Around the Grand Staircase, you will find 8 murals. They tell the story of water in Colorado, which has been an important topic for years. They were completed in 1940 and were created on canvas that was then attached to the walls.
The third notable thing to see on the first floor is a hand-stitched wall hanging. It's called Women's Gold and tells the story of the most notable women throughout Colorado's history.
There are also a number of things to see on the second and third floors. Both offer views of the building's colorful murals. There are sixteen in total with some of the second and some on the third floor.
My favorite is the stained glass window of Emily Griffith. Born in Nebraska, Griffith moved to Denver to become an educator. She had the dream of opening a school that served all the interests of the community.
She opened her school on 13th and Welton Streets in 1916. Today, you will find several schools in Denver and around the country that carry her name.
This is also where you will find the President's Gallery with photos of all of the president's of the United States.
As you continue up the stairs, you will find a small museum. Mr. Brown's Attic Museum features exhibits about Colorado's history and other facts such as the state bird, flower, and tree. Several of the exhibits are interactive.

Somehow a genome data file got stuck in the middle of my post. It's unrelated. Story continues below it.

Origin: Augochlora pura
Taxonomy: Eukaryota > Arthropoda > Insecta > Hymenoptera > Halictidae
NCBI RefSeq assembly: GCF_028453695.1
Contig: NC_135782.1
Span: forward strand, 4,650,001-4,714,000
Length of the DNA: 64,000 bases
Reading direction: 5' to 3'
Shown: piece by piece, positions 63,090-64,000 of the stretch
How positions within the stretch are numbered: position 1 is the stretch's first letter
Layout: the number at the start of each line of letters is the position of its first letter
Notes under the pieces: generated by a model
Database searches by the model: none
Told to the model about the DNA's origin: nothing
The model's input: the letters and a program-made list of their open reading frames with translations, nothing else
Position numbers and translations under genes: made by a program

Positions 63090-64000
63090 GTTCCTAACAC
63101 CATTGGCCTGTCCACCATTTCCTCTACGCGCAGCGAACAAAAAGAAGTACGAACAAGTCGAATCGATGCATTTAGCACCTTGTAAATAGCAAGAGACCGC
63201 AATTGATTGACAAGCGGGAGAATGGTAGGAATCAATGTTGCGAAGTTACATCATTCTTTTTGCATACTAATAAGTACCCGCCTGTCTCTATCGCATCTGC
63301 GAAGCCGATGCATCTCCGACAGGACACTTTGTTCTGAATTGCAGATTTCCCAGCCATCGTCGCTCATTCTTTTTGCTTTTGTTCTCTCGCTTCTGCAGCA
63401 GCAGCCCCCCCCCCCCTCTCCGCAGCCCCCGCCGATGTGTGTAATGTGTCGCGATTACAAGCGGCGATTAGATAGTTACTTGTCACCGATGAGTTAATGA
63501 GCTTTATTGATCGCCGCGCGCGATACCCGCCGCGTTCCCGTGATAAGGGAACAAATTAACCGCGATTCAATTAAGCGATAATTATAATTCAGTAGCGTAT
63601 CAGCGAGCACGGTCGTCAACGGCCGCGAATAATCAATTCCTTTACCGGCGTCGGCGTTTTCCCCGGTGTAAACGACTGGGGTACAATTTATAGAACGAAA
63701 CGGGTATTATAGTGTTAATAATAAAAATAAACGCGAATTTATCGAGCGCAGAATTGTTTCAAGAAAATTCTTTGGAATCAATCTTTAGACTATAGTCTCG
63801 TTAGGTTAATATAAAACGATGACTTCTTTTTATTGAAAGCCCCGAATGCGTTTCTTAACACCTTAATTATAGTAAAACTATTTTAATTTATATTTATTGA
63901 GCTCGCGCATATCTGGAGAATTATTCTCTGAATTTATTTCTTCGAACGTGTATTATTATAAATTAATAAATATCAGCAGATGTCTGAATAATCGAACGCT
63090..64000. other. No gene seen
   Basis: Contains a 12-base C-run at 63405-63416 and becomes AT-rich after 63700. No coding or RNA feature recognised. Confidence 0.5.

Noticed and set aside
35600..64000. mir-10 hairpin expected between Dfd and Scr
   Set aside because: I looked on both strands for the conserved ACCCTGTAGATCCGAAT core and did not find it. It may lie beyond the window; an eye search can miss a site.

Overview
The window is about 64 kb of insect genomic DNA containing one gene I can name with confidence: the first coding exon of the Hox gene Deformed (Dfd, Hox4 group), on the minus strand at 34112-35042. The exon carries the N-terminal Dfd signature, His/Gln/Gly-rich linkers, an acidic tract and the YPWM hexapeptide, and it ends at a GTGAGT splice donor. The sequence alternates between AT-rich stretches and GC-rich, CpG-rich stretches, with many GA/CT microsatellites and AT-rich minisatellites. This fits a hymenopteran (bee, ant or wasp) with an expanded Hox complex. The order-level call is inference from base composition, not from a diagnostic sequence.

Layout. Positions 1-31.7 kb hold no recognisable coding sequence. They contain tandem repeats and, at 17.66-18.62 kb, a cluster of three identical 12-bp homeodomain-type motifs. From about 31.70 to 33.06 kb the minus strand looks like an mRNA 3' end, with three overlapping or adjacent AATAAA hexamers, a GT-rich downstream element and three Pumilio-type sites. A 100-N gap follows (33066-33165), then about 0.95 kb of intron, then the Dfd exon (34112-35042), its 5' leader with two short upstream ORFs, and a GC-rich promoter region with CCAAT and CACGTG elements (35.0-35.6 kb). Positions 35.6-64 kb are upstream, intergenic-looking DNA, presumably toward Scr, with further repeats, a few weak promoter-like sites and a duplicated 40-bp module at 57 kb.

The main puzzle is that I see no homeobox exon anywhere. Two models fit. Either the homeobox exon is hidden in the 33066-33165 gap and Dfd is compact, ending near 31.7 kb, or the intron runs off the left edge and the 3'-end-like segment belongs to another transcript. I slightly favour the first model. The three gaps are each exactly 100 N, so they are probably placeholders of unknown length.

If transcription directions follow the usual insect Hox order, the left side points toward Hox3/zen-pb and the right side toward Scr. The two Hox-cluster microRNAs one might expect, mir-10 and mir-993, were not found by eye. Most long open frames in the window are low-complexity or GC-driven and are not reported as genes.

Another highlight of the museum is the model of the Colorado State Capitol. It gives you a bird's eye view of the entire building.
The only way to visit the interior of the dome is by taking the guided tour. The entrance to the dome is on the same level as the museum. There is no elevator to the top. It's an additional 61 stairs to reach the dome.
During the tour, you will have about 20 minutes (as a group) to climb the stairs and visit this section of the Colorado State Capitol.
Your visit includes a close up view of the dome, a view down below to the first floor, and a 360 degree look at Denver from its outside deck. The picture below shows you just part of the view you will get from this deck.
You are welcome to visit either on your own or on the guided tour. The benefit of the guided tour is that you will learn more about the Colorado State Capitol as you stroll through it. In addition, you can only visit the dome on the guided tour.
The state capitol is located at 200 E. Colfax Avenue. It's directly next door to Civic Center Park and just across the park from the Denver City and County Building.
The guided tours are offered Monday through Friday between 10am and 3pm. Tours leave at the top of the hour.
In June and July, the tours leave every 30 minutes.
The tour lasts around 45 minutes and is limited to only 30 people. It's free of charge.
It starts at the Visitor Desk, which is near the north entrance doors. Simply show up a few minutes before the start to take the tour. Sometimes they will also let you join in if you are just a few minutes late.
The capitol is just to the south of downtown Denver. Click here to find my recommendations for this district.
The four hotels below are also within just a block or two of the capitol. Click the links below them to check for availability and room rates.